State of the PM Industry in North America—2022
Rodney Brennen, President, Metal Powder Industries Federation
The North American powder metallurgy (PM) industry has not been immune from the unprecedented challenges facing the global supply‐chain. We continue to feel the negative effects of the COVID‐19 pandemic. I don’t think anyone could have imagined this virus would take a million American lives. The semiconductor microchip processor shortages, resulting in orders being pushed out or even worse, cancelled. Most automotive companies, whose vehicles use an estimated 20‐100 processors each, depending on the vehicle’s features, agree that recovery will begin in the second half of 2022, but a normal supply won’t be met until well into 2023. Volkswagen doesn’t expect demands to be met until 2024.
The container shortages, that has caused difficulty receiving raw materials and shipping finished product to our customers. The Royal Bank of Canada estimates one‐fifth of the global container ship fleet is currently stuck in congestion at ports. The Great Resignation, where employees simply quit. In February of this year, total “quits” by employees in the manufacturing sector hit a record 345,000, a short‐lived record as March registered 360,000 quits. The unprovoked invasion of Ukraine by Russia had an immediate effect on the availability of raw materials, sending prices skyrocketing, while also causing other global disruptions. And let’s not forget the ongoing electrification of the automobile, our industry’s main consumer of PM parts. All major and minor automotive companies have aggressive plans to discontinue or severely limit the sale of internal combustion engine vehicles by 2030. However, many of these major disruptions should be viewed as opportunities. They have forced companies to work smarter, be more efficient, and innovative. New production output levels are being achieved thanks to changes and innovations made because of the pandemic. Many companies report reductions in energy consumption, furnace atmosphere gasses, scrap, and waste that is sent to landfills as a direct result of operating more efficiently.
Some companies have replaced older equipment with the latest computer controlled “Industry 4.0” technology. This “Internet of Things” approach allows equipment to “talk” to each other and learn the best parameters for the process. Automation within the industry continues to grow as a solution to the overall shortage of workers. From pick‐and‐place robots at the compacting presses and furnaces, to 100% vision system inspections, automation will continue to increase. With nothing on the horizon to reverse the shortage of workers, we can all be grateful that robots usually show up five days a week and don’t take extended breaks. Even with the excessive amount of manufacturing quits during the Great Resignation, the manufacturing sector has proved quite resilient over the past year where new factory orders have soared over 14%, year‐over‐year. All of this is positive. The PM industry is alive and well, landing back on its feet, and on its way to recovery.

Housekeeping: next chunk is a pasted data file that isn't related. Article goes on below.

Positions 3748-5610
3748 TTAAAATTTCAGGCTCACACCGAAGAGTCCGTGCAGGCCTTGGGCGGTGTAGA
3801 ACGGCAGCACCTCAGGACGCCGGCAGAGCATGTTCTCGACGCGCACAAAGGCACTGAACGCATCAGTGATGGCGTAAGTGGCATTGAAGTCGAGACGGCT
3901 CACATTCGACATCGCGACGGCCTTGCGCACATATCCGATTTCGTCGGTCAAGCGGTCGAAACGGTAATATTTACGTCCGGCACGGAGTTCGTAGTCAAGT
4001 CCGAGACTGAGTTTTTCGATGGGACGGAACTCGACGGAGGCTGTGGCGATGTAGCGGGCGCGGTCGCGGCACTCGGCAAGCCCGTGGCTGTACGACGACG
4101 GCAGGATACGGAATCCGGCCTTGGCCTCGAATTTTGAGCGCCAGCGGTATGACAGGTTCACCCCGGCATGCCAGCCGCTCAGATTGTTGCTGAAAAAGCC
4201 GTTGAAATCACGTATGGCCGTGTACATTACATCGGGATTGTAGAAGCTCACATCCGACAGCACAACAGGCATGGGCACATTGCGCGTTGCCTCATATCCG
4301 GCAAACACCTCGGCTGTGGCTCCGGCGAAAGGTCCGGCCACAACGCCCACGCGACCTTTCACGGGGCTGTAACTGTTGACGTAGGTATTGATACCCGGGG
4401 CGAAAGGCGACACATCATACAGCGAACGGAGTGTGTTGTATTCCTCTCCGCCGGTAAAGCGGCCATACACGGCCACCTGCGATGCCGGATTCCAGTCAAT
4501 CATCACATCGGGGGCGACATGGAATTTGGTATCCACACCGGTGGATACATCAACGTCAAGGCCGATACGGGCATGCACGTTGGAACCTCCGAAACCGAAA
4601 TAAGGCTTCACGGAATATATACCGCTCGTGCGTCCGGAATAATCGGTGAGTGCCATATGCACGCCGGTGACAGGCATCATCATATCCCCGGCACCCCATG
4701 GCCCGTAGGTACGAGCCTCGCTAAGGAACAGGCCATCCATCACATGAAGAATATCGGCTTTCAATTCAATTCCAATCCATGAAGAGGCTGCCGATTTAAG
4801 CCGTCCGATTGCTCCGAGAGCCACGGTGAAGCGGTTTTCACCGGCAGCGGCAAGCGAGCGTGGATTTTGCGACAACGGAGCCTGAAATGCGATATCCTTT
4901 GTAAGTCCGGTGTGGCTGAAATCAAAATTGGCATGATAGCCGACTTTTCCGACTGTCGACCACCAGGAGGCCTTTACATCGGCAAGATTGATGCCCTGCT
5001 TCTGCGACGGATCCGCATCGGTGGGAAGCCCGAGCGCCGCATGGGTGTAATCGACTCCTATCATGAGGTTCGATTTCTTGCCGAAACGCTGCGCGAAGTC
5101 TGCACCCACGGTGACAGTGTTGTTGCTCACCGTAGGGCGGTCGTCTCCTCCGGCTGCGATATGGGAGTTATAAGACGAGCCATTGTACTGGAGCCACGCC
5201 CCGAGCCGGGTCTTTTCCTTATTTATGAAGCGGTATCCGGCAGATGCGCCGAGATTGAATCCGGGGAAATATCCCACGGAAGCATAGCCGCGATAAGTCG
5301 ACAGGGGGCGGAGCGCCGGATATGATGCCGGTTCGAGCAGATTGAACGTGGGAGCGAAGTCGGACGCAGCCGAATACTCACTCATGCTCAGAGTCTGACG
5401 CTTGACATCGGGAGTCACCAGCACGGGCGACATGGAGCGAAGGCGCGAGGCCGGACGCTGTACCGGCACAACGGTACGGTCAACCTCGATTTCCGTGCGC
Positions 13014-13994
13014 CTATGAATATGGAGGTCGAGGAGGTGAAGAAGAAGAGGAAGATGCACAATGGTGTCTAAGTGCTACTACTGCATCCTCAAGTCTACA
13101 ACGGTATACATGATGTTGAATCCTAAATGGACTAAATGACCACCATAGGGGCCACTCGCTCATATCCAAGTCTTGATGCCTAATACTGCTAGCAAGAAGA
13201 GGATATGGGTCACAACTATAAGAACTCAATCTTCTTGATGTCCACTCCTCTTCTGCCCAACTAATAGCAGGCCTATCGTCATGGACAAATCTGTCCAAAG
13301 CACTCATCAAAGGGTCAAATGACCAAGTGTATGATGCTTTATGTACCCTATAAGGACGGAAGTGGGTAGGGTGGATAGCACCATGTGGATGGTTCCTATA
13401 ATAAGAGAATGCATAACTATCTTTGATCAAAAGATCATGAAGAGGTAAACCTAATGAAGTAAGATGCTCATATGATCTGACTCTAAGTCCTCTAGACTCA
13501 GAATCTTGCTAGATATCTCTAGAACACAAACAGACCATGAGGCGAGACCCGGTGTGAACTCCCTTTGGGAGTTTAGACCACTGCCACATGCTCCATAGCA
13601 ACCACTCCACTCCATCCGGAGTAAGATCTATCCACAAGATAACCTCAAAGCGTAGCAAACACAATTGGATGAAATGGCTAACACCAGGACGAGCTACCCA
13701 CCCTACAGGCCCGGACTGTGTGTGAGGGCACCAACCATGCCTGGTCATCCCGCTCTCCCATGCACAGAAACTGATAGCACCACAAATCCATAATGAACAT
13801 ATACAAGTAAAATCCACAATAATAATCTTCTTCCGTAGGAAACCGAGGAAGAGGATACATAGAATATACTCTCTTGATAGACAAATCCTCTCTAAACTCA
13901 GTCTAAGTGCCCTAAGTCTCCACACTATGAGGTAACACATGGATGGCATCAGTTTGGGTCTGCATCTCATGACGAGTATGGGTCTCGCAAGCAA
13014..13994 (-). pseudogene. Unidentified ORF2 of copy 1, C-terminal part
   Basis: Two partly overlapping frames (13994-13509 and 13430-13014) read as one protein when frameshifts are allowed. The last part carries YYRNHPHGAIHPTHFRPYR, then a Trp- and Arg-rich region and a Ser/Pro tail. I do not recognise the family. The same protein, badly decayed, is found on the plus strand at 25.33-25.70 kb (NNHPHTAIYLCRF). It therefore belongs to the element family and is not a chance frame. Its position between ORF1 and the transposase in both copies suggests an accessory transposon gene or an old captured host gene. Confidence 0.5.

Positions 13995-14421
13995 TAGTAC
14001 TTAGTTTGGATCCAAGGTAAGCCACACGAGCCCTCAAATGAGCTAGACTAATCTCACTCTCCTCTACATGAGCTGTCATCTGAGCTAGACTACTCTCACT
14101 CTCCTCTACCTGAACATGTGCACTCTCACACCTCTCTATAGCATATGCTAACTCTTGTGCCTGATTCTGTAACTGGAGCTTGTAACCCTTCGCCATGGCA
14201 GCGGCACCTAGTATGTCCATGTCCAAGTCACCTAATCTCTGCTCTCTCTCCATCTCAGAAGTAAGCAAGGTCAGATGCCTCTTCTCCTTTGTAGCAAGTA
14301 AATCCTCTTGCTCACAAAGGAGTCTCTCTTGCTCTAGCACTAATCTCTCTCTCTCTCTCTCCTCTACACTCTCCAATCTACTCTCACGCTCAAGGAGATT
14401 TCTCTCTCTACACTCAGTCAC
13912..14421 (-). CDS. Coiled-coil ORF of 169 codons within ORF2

North American Metal Powder Shipments
The total estimated 2021 North American metal powder shipments increased by 8.1% to 359,928 mt (396,834 st).
PM and friction‐grade iron powder shipments were up 6.6% to 275,309 mt (303,538 st). Welding applications increased by 30.2% to 14,309 mt (15,776 st). Cutting, scarfing, and lancing applications increased by 21.0% to 822 mt (906 st). Miscellaneous uses increased 11.5% to 16,665 mt (18,374 st).
Metal Powder Activities
Powder producers continue to respond to the needs of the industry by developing new and improved materials and additives for conventional press and sinter, MIM, and metal AM. Over the past 2 years, dry lubricants have been in limited supply and high‐demand, forcing companies to seek alternatives. The demand to improve “value‐added” machining has resulted in new high green strength materials that are suitable for green machining.
With the electrification of the automobile increasing, soft magnetic and soft magnetic composites are being researched by all major iron powder producers. Most have ongoing collaborative efforts with their customers and academia to identify higher permeability, lower core loss, and increased part strength materials and processes. The MPIF Standards Committee is keeping a keen eye on this development. These magnetic materials have a vital role in the future of electric vehicles, as well as home appliances and other electric devices, and will require standardization. MIM and AM powder producers are seeing strong demands for materials. Generally, the materials of choice are stainless steels and low alloy steels, but there is considerable developmental work being performed on aluminum, titanium, and an array of other metal powders and alloys. Total 2021 North American MIM and AM powder shipments increased by an estimated 5‐10% to 3,934,767‐4,202,178 kg (8,656,487‐9,244,792 lb). Of this amount, an estimated 360,000 kg (793,664 lb) is dedicated to AM. Improving powder quality will benefit both MIM and AM. A narrower particle size distribution range, greater sphericity, fewer satellites, and less internal porosity will improve throughput, mechanical properties, and overall process consistency. Typically, these powders are manufactured by gas atomization, but capacity has been added recently for plasma atomization and research continues to develop water‐atomized low‐alloy materials for MIM and AM.